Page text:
Ray's Algebra, Part Second: An Analytical Treatise, Designed for High Schools and Colleges, Part 2

W.B. Smith & Company, 1857 - Algebra - 396 pages

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Page 140 - Multiply the divisor, thus augmented, by the last figure of the root, and subtract the product from the dividend, and to the remainder bring down the next period for a new dividend.
Page 39 - Divide the first term of the dividend by the first term of the divisor, and write the result as the first term of the quotient. Multiply the whole divisor by the first term of the quotient, and subtract the product from the dividend.
Page 42 - That is, the square of the sum of two quantities is equal to the square of the first, plus twice the product of the first by the second, plus the square of the second.
Page 317 - ... the logarithm of a fraction is equal to the logarithm of the numerator minus the logarithm of the denominator.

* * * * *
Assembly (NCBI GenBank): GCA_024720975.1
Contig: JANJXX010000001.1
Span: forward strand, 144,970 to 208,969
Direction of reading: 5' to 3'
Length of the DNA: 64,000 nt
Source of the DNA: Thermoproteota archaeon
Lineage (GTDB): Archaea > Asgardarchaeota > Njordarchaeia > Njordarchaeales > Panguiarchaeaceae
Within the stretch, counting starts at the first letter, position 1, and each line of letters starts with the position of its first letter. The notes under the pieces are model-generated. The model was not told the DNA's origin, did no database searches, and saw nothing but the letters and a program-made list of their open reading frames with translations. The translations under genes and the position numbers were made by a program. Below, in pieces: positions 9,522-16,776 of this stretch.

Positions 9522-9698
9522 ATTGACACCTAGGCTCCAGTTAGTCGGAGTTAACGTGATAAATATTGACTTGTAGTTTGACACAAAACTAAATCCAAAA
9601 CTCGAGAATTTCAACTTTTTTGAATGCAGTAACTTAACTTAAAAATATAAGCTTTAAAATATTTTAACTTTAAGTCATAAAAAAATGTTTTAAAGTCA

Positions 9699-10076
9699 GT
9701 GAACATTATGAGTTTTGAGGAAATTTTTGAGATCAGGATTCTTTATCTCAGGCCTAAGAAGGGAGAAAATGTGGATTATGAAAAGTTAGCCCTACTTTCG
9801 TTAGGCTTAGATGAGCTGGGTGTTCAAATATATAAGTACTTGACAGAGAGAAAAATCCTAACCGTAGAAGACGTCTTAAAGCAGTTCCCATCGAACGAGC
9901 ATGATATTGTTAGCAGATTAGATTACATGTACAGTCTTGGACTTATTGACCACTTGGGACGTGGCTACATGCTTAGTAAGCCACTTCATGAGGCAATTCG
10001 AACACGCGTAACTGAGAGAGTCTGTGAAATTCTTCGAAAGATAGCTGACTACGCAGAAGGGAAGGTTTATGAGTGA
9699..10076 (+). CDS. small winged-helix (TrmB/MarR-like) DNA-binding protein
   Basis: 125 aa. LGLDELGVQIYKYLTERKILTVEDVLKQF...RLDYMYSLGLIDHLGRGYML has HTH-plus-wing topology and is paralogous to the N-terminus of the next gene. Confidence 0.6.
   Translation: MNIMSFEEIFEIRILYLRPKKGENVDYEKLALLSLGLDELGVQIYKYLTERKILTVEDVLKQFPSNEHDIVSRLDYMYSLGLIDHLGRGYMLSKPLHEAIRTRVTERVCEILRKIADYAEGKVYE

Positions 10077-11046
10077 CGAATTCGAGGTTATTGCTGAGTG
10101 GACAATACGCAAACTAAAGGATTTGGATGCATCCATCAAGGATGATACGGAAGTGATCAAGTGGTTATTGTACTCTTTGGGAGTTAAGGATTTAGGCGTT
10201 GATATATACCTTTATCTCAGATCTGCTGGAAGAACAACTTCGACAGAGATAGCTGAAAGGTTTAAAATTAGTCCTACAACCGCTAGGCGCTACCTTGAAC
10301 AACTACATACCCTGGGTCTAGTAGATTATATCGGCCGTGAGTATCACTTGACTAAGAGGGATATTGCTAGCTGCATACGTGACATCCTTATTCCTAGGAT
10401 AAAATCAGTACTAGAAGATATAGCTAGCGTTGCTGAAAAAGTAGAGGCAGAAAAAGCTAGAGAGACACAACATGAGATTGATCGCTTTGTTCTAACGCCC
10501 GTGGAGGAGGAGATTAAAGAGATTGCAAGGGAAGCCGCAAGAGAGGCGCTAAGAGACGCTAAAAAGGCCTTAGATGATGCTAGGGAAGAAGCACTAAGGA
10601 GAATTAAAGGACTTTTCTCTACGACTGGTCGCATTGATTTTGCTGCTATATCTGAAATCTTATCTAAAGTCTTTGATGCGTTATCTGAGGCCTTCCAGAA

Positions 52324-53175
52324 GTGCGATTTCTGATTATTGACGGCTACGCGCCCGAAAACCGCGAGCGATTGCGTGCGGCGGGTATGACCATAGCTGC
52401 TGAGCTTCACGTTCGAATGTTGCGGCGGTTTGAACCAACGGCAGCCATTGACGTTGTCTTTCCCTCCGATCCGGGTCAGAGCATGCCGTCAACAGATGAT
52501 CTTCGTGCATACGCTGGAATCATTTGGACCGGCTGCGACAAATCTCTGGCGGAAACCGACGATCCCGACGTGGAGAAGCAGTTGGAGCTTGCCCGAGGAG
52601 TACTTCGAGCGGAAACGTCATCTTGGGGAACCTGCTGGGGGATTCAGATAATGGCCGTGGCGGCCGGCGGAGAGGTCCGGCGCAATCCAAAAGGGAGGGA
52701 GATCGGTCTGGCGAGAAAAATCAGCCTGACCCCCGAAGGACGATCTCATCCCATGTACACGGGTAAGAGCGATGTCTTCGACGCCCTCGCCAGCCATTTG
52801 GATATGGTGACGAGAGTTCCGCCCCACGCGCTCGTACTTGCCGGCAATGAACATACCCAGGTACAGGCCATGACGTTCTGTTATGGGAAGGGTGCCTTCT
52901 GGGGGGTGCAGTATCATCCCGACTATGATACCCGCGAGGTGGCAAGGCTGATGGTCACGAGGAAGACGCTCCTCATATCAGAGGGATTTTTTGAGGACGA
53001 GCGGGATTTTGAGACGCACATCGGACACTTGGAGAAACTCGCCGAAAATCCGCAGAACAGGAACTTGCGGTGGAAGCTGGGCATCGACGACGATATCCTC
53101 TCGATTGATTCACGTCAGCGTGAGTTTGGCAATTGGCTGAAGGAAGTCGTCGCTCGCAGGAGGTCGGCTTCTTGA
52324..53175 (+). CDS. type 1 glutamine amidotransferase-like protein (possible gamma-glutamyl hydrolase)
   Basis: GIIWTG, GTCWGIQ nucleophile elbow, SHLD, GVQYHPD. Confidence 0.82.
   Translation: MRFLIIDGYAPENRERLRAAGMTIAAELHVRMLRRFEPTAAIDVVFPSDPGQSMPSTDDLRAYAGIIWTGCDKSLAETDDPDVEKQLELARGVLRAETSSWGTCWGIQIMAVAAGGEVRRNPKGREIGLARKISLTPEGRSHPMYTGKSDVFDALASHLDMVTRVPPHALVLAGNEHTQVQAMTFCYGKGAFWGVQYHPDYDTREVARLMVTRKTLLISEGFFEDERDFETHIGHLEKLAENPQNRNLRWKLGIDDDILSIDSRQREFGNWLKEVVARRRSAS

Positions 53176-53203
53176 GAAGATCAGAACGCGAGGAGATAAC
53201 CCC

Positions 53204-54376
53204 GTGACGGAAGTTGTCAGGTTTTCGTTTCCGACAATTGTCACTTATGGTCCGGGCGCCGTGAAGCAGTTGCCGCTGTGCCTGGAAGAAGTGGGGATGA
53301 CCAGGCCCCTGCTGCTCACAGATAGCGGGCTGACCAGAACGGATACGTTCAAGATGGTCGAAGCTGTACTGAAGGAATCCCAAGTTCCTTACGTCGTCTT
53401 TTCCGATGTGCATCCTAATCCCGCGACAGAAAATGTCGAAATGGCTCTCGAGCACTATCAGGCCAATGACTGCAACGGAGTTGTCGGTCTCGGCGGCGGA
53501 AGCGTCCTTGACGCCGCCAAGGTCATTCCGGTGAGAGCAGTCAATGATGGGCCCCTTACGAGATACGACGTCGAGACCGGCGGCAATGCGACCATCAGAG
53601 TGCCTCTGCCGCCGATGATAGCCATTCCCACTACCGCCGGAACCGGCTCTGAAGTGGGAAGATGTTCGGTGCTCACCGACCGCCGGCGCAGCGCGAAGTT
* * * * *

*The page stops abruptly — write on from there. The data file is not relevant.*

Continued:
Page 204 - The conception of a force acting directly as the quantity of matter, and inversely as the square of the distance...
Page 35 - Obtain the exponent of each literal factor in the quotient by subtracting the exponent of each letter in the divisor from the exponent of the same letter in the dividend; Determine the sign of the result by the rule that like signs give plus, and unlike signs give minus.
Page 183 - Since the square of a binomial is equal to the square of the first term, plus twice the product of the first term by the second, plus the square of the second...
Page 28 - Multiply the coefficients of the two terms together, and to their product annex all the letters in both quantities, giving to each letter an exponent equal to the sum of its exponents in the two factors.
Page 45 - Now, if this remainder is divisible by a—b, it is obvious that the dividend is divisible by a — b; that is, if the difference of the same powers of two quantities is divisible by the difference of the quantities, then will the difference of the powers of the next higher degree be divisible by that difference.
Page 90 - How many days did he work, and how many days was he idle?